Protecting marine life from overfishing is key to keeping marine ecosystems resilient to other stressors, including climate change and ocean acidification. Multiple studies have found that protecting the grazer species of a coral reef — parrotfish and urchins — can help coral reefs become far more resilient to ocean acidification and warming, the latter of which can cause coral bleaching. The United Nations has a target of 10 percent of the world’s oceans being protected in some way by 2020, though a recent study found that, in order to best support fisheries and ocean wildlife, 30 percent should be protected.
So far, about 6 percent of the world’s oceans have been designated as Marine Protected Areas — a designation with a definition that varies from country to country, making some MPAs more effective than others. A 2014 study found that 59 percent of MPAs examined by researchers were “not ecologically distinguishable from fished sites,” with some of them even allowing seabed mining and most allowing some fishing. And many marine sanctuaries also suffer from problems with enforcement — fishing in these areas may be limited or banned by law, but many countries, especially small island nations, don’t have the resources to ensure that all fishing vessels are complying with the laws.
One project is trying to help governments and nonprofits keep an eye on illegal fishing activity in protected regions. Global Fishing Watch, which is being developed by Google, Skytruth, and Oceana, uses satellite data to track fishing vessels around the world, to see where they’re fishing and whether they’re adhering to local laws. Groups plan to launch the project later this year.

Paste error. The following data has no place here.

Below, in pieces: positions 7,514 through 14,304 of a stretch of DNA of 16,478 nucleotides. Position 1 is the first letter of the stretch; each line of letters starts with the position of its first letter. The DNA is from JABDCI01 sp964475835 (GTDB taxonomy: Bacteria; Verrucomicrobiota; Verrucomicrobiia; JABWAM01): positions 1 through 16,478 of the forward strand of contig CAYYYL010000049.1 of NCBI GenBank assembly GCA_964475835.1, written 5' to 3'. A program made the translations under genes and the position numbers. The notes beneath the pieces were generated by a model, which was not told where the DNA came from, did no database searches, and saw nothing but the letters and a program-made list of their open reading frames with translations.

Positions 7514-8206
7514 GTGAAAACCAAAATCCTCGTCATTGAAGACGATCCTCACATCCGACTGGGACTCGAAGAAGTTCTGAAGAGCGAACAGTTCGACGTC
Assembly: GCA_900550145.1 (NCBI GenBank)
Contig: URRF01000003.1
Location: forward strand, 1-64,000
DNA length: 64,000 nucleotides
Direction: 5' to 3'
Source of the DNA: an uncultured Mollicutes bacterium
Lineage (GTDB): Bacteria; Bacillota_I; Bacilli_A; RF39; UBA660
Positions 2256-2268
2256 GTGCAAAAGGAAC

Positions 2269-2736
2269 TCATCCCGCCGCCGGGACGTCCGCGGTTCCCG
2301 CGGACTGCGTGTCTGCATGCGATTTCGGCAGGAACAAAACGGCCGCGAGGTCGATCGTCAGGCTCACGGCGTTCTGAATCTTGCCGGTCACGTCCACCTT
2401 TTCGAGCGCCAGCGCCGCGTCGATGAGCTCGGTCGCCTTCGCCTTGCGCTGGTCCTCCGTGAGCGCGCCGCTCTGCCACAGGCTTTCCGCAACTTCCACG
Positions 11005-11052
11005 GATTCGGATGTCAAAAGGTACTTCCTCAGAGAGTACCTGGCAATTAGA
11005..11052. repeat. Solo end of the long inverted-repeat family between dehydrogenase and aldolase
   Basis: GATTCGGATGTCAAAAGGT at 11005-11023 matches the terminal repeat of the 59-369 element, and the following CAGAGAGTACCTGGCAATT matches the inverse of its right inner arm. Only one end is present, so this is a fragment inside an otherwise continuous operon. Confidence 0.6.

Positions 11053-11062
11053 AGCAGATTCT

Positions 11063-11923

“Governments can use it to keep eye on what’s going on, and NGOs can use it to keep an eye on whether anyone is doing anything about it,” said Paul Woods, chief technology officer for Skytruth.
This type of monitoring device will be hugely useful for fisheries management, but it won’t solve all the problems facing marine reserve enforcement. Some countries simply don’t have the manpower to capture fishing boats that are in their waters illegally, even if they know they’re there. Palau, for instance, created a huge marine sanctuary in the western Pacific last year. But Palau’s government has struggled to stay on top of a region twice the size of Mexico, ensuring that fishing laws are upheld — though the country has been working with Pew and the Scripps Institution of Oceanography to develop a five-year plan for improving enforcement of the sanctuary.
But Global Fishing Watch can, at least, “put pressure on governments and corporate actors to follow rules, and provide tools for governments and enforcement bodies to make it easier for them to get a clear picture for what’s going on.” And other satellite projects, including Project Eyes on the Seas, are also helping countries detect illegal fishing in reserves.
And in the Austral Islands, at least, enforcement shouldn’t be a problem. The French military is responsible for French Polynesia’s open ocean, and they have a “very efficient strategy” for ensuring laws are upheld there, Petit said, and a marine reserve wouldn’t add additional costs to their efforts.
This post has been updated to provide additional context on Palau’s efforts to enforce laws within its sanctuary, and to remove a reference to the country having one boat to go after illegal fishermen — the country has, in recent months, increased its enforcement capacity.